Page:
The origins of mindfulness lie in Buddhist traditions, although there is nothing inherently religious about mindfulness. It does, however, have everything to do with waking up and living in harmony with ourselves and the world around us.
Mindfulness is not about ‘emptying the mind’. Minds are designed to have thoughts and it is awareness of these patterns of thought which can bring about change.
Mindfulness and compassion can be described as two wings of the same bird. We use mindfulness by paying attention with awareness in a particular way, on purpose, in the present moment and non-judgmentally (Jon Kabat-Zinn). We can use self compassion and compassion techniques to help us to accept the things we cannot change; the courage to change the things we can; and the wisdom to know the difference (Serenity Prayer).
The brain is designed to react in times of danger. The Amygdala (lizard brain), the oldest part of the brain, is responsible for our fight, flight or freeze response. This response raises our heart rate, blood pressure, and puts us on high alert ready for action. Trouble is, we no longer live on the plains of the Serengeti, where we needed cortisol and adrenaline to help us escape from sabre toothed tigers. Yet we are still having the same fight, flight, freeze response when we are triggered by stress in our busy, hectic lives. We often see this happening on our roads.
This fear response may be familiar to many of us when teaching people to drive. There are pupils who literally grip the wheel so hard, they have no idea they are pointing the car directly at the oncoming bus (freeze) and when they can’t fight or flee the situation (because they are behind the wheel of a car, underneath a seat belt and closed door), they sometimes do something else – completely tune out or melt down. This fear response caused by the Amygdala also affects memory and the rational part of the brain, the pre-frontal cortex, which is responsible for cognition and conscious thought. When under stress, brains can go ‘offline’. The fear response is totally normal, albeit somewhat unhelpful, when what we are facing is traffic rather than being eaten by a tiger.
Mindfulness and driver training
We are not required to be mindfulness teachers as well as driving instructors, but if we choose to live and teach mindfully, we can integrate mindfulness and compassion into our profession. This will have a knock-on effect as our pupils will become better, safer and more aware drivers with improved ability to respond rather than react when faced with conflict or challenges. Ultimately we want to make our roads safer which is inherently affected by the mental attitude of drivers.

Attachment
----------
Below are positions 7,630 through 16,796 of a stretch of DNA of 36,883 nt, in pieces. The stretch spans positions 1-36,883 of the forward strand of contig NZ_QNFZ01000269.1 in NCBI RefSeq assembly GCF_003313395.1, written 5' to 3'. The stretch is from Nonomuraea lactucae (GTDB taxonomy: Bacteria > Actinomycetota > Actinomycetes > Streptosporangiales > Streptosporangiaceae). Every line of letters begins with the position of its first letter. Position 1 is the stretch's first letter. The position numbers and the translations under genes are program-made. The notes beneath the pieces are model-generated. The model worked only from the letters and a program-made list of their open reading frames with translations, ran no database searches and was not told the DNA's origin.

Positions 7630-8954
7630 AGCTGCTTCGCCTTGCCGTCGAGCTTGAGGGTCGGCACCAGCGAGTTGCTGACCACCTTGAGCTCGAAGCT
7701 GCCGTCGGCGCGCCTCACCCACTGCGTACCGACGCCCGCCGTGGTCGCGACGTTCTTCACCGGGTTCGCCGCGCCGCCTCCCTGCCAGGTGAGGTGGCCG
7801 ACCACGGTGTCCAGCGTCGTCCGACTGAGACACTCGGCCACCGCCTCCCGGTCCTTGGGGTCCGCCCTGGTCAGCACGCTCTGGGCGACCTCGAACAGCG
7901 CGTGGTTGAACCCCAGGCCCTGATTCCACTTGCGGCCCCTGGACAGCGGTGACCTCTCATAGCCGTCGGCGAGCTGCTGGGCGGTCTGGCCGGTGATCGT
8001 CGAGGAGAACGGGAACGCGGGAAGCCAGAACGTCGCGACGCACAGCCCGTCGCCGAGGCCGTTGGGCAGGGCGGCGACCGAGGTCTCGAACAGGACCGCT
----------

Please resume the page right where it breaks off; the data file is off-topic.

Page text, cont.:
Mindfulness and compassion practice can help with listening skills, generally feeling happier, increasing our ability to stay calm and remain centred, developing our ‘felt sense’ and an awareness of our internal and external landscape. It can also help with understanding emotions (ourselves and others), feeling less reactive, developing a deeper sense of kindness and compassion for ourselves and others and managing physical and psychological difficulties in a new way.
Mindfulness meditation practice is rather like going to a gym for the brain. When we meditate, we are growing new neural pathways that strengthen our ability to choose where to rest our attention and how we respond to challenges. Mindfulness and compassion is an antidote to stress and anxiety.
I have been a ADI for 17 years and am a grade A Instructor working in Gloucestershire. After living with anxiety, and intense back and shoulder pain, I greatly benefitted from the transformative effects of mindfulness and compassion practices in my own life which have been profound.
I decided to train to teach mindfulness and compassion with MindfulnessUK in both the Compassionate Mindful Resilience Programme and the Integrating Mindfulness and Compassion in Professional Practice. This has enabled me to integrate mindfulness techniques into my driver training with great effect.
Mindfulness and compassion have become part of my everyday life and I use its tools to help pupils overcome some of the hurdles they face when learning to drive. Mindfulness can help with anxiety both during lessons and test day nerves, supporting the ability to remain focused, as well as maintaining concentration and emotional intelligence around the behaviour of others. It also helps me to offer the best version of myself to my pupils, despite the challenges of life on the roads.
Source: ADI News
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